Nursing diagnosis – INEFFECTIVE HEALTH MAINTENANCE

INEFFECTIVE  HEALTH  MAINTENANCE

DEFINITION

Inability to identify, manage, and/or seek out help to maintain health

DEFINING CHARACTERISTICS

· Demonstrated lack of adaptive behaviors (internal or external

environmental changes)

· Demonstrated lack of knowledge regarding basic health practices

· History of lack of health-seeking behaviors

· Reported or observed impairment of personal support systems

· Reported or observed inability to take responsibility for meeting

basic health practices in any or all functional pattern areas.

· Reported or observed lack of equipment or financial and other

resources

RELATED FACTORS

· Cognitive impairment

· Diminished gross motor skills

· Complicated grieving

· Inability to make appropriate

· Deficient communication skills

judgments

· Diminished fine motor skills

· Ineffective family coping

ASSESSMENT FOCUS                           (Refer  to  comprehensive  assessment  parameters.)

· Communication

· Knowledge

· Coping

· Risk management

· Healthcare system

· Values and beliefs

EXPECTED OUTCOMES

The patient will

· Maintain current health status.

· Sustain no harm or injury.

· Verbalize feelings and concerns.

· Explain health maintenance program.

· Identify available health resources.

SUGGESTED NOC OUTCOMES

Coping; Decision Making; Health Beliefs: Perceived Resources;

Health-Promoting Behavior; Social Support; Spiritual Health

INTERVENTIONS AND RATIONALES

Determine: Assess current health status; personal habits such as use

of tobacco, drugs, and alcohol; level of knowledge about disease

process; level of family and community assistance; coping

mechanisms and communication skills (verbal and written); and

degree of motivation to maintain health. Assessment factors will

assist the nurse in establishing interventions for this diagnosis.

Perform: Provide assistance with self-care, as needed. Encourage

increasing levels of independence. The patient should be as

independent in ADLs as possible.

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Administer medications as prescribed to ensure continuation of

therapy.

Adapt environment to that which is best suited to the particular

patient. Reorient the patient as needed. In the disoriented patient,

reorientation should take place frequently to keep the person as

close to knowing person, place, and time as possible.

Provide a consistent caretaker whenever possible to promote sta-

bility for the patient.

Plan a health maintenance program for patient and family members

addressing current disabilities. Provide patient and family with a writ-

ten copy. Giving instructions in writing will reinforce the various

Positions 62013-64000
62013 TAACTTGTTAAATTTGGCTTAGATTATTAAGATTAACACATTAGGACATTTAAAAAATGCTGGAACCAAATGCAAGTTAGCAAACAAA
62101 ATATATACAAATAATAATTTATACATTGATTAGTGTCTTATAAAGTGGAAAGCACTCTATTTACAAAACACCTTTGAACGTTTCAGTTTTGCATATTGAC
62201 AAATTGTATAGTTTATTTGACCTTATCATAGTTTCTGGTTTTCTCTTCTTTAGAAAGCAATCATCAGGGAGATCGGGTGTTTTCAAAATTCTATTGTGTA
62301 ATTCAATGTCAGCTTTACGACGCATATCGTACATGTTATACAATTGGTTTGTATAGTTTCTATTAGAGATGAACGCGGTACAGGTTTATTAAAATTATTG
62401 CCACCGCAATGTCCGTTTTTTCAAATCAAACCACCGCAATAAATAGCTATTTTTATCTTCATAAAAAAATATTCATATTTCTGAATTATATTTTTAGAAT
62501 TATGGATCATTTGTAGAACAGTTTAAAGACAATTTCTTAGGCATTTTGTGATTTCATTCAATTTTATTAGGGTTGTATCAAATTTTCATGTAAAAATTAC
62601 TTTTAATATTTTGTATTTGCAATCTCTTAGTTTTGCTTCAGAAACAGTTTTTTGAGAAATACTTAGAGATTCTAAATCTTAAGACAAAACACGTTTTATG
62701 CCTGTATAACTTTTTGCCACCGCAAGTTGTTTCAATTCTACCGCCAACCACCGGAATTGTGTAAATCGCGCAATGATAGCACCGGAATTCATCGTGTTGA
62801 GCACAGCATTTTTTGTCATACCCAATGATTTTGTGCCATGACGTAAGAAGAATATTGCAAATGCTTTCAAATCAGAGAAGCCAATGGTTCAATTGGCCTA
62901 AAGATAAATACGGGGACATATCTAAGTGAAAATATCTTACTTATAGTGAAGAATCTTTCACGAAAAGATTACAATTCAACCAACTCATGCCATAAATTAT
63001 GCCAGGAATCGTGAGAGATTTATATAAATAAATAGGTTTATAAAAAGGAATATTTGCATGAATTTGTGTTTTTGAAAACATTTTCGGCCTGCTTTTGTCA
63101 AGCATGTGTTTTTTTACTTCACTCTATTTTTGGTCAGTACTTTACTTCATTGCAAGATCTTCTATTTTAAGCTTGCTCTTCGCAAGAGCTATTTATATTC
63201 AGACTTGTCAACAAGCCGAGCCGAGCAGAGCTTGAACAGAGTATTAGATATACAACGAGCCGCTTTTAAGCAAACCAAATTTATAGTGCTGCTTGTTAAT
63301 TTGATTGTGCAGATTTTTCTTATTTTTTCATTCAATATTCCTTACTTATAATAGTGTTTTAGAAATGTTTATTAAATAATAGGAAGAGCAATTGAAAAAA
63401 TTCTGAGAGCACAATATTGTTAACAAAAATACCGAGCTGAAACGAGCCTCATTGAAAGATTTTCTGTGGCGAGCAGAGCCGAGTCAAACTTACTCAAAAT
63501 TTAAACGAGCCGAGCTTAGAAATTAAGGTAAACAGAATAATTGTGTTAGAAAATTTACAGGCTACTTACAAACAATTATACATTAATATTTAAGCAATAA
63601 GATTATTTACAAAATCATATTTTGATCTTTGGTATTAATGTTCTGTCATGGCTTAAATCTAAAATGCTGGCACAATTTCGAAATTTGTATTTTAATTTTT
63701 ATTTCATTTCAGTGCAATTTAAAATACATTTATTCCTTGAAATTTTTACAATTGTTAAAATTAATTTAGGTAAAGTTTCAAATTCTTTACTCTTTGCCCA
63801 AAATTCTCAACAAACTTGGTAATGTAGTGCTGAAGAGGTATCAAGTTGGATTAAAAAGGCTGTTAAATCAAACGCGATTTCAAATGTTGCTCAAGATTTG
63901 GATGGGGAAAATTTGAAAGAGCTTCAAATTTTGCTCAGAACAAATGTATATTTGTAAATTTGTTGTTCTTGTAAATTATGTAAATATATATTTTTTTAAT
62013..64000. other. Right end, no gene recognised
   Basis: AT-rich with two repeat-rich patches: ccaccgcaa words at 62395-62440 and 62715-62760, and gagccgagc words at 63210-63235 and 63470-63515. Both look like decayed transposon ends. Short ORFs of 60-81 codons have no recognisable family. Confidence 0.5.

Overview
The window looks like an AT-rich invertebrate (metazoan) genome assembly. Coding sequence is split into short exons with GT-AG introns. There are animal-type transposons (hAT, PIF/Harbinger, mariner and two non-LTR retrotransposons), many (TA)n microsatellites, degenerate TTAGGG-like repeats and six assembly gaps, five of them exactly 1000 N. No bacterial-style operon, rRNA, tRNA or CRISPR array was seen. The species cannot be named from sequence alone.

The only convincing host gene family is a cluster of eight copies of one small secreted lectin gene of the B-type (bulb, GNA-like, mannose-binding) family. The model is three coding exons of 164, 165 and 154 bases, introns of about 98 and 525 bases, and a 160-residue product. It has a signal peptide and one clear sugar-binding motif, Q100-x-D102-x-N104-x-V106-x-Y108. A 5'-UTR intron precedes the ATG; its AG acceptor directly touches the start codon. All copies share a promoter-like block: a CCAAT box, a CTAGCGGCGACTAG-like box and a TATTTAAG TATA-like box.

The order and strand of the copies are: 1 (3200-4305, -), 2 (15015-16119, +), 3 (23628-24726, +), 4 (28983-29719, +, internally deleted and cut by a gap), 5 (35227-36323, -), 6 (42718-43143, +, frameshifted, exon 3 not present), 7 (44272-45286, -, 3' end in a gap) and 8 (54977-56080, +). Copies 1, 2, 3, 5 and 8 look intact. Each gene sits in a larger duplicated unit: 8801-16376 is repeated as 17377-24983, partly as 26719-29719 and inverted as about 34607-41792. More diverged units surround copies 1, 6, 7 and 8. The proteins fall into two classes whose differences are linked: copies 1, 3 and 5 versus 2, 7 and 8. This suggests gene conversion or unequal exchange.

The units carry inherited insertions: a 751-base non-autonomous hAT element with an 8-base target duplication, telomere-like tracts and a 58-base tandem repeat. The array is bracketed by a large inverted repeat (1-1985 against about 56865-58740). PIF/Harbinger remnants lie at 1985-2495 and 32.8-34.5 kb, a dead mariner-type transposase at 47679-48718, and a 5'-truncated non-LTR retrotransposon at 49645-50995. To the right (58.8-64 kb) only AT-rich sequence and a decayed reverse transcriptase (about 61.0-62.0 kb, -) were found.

aspects of the program and increase the possibility of compliance.

Inform: Fully describe all aspects of the patient’s care to the family

to elicit cooperation from them in continuing a plan.

Instruct family members how to carry out health maintenance

practices. Demonstrate skills such as bathing, feeding, and reality

orientation; then, have family members return demonstration under

supervision. Involving family members allows them the opportunity

to perform skills and solve problems with support and supervision.

Provide specific instructions on how to maintain a safe

environment for the patient to avoid falls and other types of

accidental injuries.

Teach relaxation techniques (e.g., guided imagery, progressive mus-

cle relaxation, and meditation) that can be done by the patient and

the family to enhance coping ability and restore psychological and

physical equilibrium by decreasing autonomic response to anxiety.

Attend: Encourage patient and family to verbalize feelings and con-

cerns related to health maintenance. This promotes better

understanding and greater ease in managing challenging situations.

Demonstrate willingness to repeat instruction and demonstrate

skills needed to care for the patients until they feel comfortable.

Manage: Refer to social and community resources, such a stroke sup-

port group, and Alzheimer’s family support group. This helps the family

gain support and receive factual information. It provides opportunity to

express feeling in a group where others are experiencing similar issues.

Making referrals is appropriate to mental health professional to

assist with prevention of burnout for the family.

SUGGESTED NIC INTERVENTIONS

Anticipatory Guidance; Coping Enhancement; Counseling; Discharge

Planning; Health Education; Health System Guidance; Physician

Support; Referral; Support System Enhancement

Reference

Cole, C. S., et al. (2006, April). Assessment and discharge planning for the

older hospitalized adults with delirium. Medsurg Nursing, 15(2), 71–76.

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